Friday, 25 May 2012

Hanging Baskets with Tomatoes in

Today I managed to buy some hanging baskets to put some tomato plants in.  I've been planning to do this, as part of my "how do tomatoes grow best" experiment.

So I got my hammer drill, and other tools, out and put up the brackets.

Ready for the tomato plants to be transplanted into them.

I had one and a half trays of seedlings that I had yet to pot out, and gathered some more pots

The hanging baskets, with tomato plants in them, happy in the sun.

I then potted out the rest of the tomatoes from the tray into larger pots, and I used some little clips that I bought from Wilkinsons, to attach the stems to little sticks.

Of the herbs on the Window Sill Herb Garden, the Basil and the Thyme have both started sprouting already!

Still nothing from the mint.

This is a shorted blog post tonight; I've just got in from having dinner sat in the garden appreciating just how lovely it looks and how nice it is to eat things picked from the garden (we had chives picked 10 mins before we ate them; perfection)

I do have a little more advice I need; the planters that I have started the Lettuce off in have BOTH been colonised by ants; is this going to cause me a problem and if so, how the HELL do I get rid of the little bastards?

I think that the initial premise of this blog has pretty much been proved; I still have a job and a successful business and I'm already eating food grown in my back garden, and am not far off being able to provide almost an entire meal prepared with food grown by myself - a VERY satisfying feeling indeed.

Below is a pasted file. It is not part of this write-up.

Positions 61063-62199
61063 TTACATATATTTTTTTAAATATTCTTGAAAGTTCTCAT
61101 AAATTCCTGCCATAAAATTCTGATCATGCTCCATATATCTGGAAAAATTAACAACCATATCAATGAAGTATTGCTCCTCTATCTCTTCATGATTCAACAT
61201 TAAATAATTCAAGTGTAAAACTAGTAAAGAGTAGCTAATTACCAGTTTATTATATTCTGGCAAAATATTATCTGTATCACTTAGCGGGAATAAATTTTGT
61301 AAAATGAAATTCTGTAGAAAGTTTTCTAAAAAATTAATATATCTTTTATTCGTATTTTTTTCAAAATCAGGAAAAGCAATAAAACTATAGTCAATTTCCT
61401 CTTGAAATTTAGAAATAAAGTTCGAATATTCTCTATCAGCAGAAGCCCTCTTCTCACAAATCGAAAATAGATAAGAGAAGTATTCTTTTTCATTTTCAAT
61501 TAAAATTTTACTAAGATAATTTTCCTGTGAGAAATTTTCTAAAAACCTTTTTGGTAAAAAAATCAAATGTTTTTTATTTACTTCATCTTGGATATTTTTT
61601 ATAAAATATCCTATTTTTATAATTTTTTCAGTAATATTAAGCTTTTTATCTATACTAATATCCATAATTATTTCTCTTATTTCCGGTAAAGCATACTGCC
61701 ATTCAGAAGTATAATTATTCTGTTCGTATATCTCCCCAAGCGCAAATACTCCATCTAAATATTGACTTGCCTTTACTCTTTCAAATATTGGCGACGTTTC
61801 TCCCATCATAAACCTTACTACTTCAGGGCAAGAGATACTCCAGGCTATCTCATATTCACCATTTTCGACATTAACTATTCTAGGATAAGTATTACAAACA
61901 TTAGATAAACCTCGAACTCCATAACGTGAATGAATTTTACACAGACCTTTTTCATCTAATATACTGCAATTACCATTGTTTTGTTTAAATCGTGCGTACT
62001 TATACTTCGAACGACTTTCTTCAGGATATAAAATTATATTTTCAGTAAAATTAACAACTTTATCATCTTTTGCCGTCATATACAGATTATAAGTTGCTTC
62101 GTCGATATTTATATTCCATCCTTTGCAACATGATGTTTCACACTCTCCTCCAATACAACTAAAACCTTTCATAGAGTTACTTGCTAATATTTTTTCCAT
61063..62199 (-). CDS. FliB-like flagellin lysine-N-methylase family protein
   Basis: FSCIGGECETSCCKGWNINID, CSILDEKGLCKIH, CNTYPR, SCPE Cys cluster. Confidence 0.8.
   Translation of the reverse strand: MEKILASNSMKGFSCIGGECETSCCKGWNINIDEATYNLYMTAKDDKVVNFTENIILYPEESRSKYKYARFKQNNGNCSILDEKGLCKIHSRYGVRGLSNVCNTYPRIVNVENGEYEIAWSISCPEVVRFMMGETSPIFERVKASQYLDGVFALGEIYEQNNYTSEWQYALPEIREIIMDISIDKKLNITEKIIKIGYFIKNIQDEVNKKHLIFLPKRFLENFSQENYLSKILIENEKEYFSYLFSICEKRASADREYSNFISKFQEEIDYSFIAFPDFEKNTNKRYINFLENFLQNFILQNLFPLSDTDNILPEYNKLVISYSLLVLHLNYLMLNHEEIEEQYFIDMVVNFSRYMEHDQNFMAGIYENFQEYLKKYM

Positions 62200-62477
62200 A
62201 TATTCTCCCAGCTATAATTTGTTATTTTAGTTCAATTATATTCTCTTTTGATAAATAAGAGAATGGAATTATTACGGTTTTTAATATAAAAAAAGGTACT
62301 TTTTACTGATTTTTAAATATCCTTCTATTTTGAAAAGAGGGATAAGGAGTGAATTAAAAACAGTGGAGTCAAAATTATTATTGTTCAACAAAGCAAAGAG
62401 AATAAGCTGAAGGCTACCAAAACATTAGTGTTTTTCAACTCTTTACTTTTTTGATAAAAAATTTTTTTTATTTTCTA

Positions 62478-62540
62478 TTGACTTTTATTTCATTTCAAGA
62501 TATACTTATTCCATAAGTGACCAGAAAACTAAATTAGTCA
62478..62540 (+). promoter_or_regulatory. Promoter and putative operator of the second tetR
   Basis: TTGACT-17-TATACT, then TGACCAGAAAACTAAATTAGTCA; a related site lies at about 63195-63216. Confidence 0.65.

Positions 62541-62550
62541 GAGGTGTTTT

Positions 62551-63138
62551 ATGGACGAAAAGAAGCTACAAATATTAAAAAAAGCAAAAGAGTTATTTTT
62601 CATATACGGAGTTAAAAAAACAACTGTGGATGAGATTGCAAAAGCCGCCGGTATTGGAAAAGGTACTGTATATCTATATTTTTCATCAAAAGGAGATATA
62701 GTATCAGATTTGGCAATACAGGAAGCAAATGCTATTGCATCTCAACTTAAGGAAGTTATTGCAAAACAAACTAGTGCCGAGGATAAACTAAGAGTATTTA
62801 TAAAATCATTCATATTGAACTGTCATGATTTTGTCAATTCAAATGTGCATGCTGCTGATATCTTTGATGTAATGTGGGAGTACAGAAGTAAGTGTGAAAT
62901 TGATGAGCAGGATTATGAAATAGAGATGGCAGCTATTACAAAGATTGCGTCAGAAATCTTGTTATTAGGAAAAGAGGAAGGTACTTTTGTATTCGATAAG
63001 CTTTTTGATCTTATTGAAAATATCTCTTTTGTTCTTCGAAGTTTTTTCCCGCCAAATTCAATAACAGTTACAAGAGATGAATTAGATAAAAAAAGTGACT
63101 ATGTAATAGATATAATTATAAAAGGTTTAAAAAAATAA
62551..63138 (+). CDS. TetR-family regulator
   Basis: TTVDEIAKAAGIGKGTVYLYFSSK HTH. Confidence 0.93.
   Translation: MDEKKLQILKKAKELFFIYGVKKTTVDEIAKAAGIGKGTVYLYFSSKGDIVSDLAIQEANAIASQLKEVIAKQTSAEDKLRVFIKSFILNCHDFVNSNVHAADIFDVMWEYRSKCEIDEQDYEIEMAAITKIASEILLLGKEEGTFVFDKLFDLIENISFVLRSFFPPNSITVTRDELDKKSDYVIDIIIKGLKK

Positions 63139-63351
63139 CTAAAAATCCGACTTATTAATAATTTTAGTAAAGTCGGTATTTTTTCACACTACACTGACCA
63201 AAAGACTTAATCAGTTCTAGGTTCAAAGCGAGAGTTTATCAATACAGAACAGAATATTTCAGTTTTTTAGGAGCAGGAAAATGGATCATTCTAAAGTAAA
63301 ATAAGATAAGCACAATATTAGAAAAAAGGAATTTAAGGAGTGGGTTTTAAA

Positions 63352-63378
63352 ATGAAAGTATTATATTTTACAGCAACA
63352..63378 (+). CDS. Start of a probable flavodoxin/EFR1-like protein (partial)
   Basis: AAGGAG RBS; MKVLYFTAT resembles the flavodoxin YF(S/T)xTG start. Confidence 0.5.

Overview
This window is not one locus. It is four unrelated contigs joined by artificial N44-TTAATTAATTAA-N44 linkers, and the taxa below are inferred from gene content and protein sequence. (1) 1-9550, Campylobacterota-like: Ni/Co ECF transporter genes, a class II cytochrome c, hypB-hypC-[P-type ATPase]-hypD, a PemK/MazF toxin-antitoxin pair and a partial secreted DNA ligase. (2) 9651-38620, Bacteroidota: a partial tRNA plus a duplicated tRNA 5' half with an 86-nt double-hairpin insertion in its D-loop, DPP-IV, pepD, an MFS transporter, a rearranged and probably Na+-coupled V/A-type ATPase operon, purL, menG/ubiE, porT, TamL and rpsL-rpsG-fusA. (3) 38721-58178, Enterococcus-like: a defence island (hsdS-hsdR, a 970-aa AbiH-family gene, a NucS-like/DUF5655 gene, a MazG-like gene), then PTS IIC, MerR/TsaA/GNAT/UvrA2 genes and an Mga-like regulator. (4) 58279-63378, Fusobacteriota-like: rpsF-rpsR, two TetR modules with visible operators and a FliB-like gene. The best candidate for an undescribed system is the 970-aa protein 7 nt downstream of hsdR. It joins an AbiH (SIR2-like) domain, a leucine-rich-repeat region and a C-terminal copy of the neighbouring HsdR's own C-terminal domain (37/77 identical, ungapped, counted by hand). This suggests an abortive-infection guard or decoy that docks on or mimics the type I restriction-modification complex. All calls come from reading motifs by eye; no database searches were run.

1 comment:

  1. I've got a couple of young hundreds and thousands tomato plants awaiting transplantation to hanging baskets. Bought myself two of those large 'flower ball' baskets last year, the ones with the little windows (for seedlings) along the bottom. It'll be interesting to see if I can get a good crop from them. Also considering growing some peppers along side them (plenty of room in there, I suspect), although I may have left it a little late to grow sweet peppers from seed.

    I've been told it's rather difficult to grow mint from seed, so good luck with that. I tried myself last year, but the seeds failed to germinate.

    It is however dead easy to propagate mint from cuttings. I've got a couple of sprigs of chocolate mint on the go at the moment. After two days they've already developed several sizeable roots (~1cm long) and I reckon they'll be ready to transplant into soil within a week.

    I've also got some lemon balm and regular mint that I shall attempt to propagate in the same manor soon. The latter from a three year old mother plant that I though succumbed to rust three years ago (and duly abandoned in a dark a secluded corner of the garden) but it's been coming back strong every year since. Little to no sign of rust either (though I'll have to double check that).

    As for the ants, I was investigating slug/snail deterrents/poisons the other day when I stumbled across parasitic nematode worms sold by a company called Nemasys. They sell a product called 'No ants'. No idea how effective it is though, nor whether ants are something to be worried about w.r.t. lettuce.

    P.S. Oddly enough, we have some mystery wheat growing in our front garden in a flower bed which has never been composted (at least not with home made compost). Very odd indeed, an interesting addition though. :-)